Still reeling from is break-up with the love of his life, insurance firm cold-caller Ray English has become a bit of a screw up. Cynical and withdrawn, Ray is aimlessly drifting through life in London with his long suffering best friend, Danny. However, once he is asked to reform his college band for a friend’s wedding, Ray is soon forced to face up to his old life, and the hometown he had tried so hard to turn his back on. Anya Belmont is a woman with a secret and a history that continues to shape her life. A coffee shop owner in Salisbury, Anya is successful, yet bored; married, yet lonely. She is also slowly being driven to distraction by her highly temperamental friend, the child-hating children’s author, Eva Cunningham. Through fate, coincidence or just bad timing, Ray and Anya’s lives begin to change when Ray cold calls Anya and the two strike up a seemingly innocuous conversation. Against their better judgement, their conversation is soon the start of a relationship played out over the phone. But can there ever be anything real in a phone call? A sharp-witted, saccharine-free, thoroughly modern tale of lost loves and found friendships.
Cold Calling by Russell Mardell is a sardonic observation of life, love and friendship with wry humour and moments of perfectly placed astuteness.
Ray is still getting over his ex-girlfriend five years after they split up. Seeing a counsellor, it is Anya, a woman he ‘meets’ over the telephone during a cold call he makes as part of his job in an insurance company who helps him achieve the closure he needs while Anya finds the courage to discuss a part of her life which she had kept to herself. A friendship is established between Ray and Anya despite them never meeting.
Cold Calling is quite unlike anything I have read before. It is told in first person narrative by four different people – Ray, Anya, Ray’s friend and flatmate Danny and Anya’s author friend Eva – with the main story line centring around the phone calls between the main characters. The characterisation is fantastic with each bringing their own unique voice and perspective to the story which serves to add a wider perspective and humour. Ray is a little bit of a screw up, his relationship with Katie was not long lasting and yet his life has been on hold for the five years since they split up. Anya has issues of her own she is dealing with and her friendship with Ray allows her the opportunity to find the courage to discuss her issues with her long standing friend, Eva. Eva is a successful author, but not in the genre she wants to write. Like a petulant, spoilt child she is infuriating and yet funny and Mardell’s observations of the world of writing for a living made me laugh. The characters are likeable and not perfect which gives them an authenticity.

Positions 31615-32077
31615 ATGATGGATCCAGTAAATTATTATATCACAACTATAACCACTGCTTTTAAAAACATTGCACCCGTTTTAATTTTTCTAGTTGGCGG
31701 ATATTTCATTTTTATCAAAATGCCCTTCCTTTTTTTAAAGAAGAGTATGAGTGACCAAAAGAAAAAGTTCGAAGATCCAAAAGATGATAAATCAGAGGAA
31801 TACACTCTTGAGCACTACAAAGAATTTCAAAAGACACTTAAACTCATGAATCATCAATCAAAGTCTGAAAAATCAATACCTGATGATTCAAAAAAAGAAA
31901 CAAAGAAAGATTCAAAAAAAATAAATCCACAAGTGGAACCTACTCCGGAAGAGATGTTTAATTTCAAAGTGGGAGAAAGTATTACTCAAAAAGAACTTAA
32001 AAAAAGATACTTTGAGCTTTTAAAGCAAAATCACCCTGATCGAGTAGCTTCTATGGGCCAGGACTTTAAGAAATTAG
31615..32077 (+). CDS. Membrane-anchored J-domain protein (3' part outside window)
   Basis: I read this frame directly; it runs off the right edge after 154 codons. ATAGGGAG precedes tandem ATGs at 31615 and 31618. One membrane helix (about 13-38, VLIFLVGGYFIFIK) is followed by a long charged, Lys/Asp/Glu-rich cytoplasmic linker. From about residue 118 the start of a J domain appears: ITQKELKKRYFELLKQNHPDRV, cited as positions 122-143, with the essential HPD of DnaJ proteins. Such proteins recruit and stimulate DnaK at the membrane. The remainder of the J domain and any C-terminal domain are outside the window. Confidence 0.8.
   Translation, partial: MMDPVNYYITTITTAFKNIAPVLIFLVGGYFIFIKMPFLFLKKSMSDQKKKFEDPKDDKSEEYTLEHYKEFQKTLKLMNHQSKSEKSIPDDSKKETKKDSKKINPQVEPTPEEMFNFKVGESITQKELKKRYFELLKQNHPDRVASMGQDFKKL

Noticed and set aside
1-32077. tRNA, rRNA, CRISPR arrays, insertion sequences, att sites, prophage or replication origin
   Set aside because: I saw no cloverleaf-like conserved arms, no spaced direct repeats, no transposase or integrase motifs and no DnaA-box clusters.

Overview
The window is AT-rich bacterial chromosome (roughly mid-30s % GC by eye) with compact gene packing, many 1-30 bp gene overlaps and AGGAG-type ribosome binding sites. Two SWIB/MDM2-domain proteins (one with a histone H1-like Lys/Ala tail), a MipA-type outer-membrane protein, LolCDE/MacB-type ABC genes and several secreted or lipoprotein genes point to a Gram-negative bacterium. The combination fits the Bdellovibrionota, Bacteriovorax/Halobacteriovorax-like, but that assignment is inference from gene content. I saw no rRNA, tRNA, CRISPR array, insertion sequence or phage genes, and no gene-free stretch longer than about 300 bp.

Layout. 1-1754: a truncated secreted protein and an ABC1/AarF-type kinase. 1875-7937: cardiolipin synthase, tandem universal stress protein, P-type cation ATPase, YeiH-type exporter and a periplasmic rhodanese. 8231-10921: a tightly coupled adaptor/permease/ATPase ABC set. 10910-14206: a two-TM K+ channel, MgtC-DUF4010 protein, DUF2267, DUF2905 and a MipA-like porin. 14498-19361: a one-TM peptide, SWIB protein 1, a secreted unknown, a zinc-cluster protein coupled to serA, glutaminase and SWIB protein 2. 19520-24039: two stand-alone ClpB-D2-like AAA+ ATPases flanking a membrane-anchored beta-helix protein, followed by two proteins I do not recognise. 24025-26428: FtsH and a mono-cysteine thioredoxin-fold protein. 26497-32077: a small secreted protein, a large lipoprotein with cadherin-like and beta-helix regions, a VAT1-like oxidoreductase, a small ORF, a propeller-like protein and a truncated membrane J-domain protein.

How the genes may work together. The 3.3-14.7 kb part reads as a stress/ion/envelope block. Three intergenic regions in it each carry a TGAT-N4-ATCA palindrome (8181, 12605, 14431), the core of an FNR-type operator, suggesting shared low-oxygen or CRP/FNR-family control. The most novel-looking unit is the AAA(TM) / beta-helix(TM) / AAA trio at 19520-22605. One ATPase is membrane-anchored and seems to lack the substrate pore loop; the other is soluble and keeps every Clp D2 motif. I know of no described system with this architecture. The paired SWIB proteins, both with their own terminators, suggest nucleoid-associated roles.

While in the main humorous, there are touching moments throughout the book. Ray’s memories of his grandfather and the words of wisdom he gave to him before his death are told in a down to earth way and yet have a real depth and genuineness to them.
The nature of friendship plays a central role in this book. We accept and love our friends despite their flaws and foibles. They may drive us mad but we stick with them and support them.
A great light read – if you are after a book that is different, witty and gives accurate observations on life and love look no further that Russell Mardell’s Cold Calling.
A huge thank you to Russell Mardell for the copy in exchange for my honest and unbiased review.
Published on 18 February 2016 by Troubador Publishing.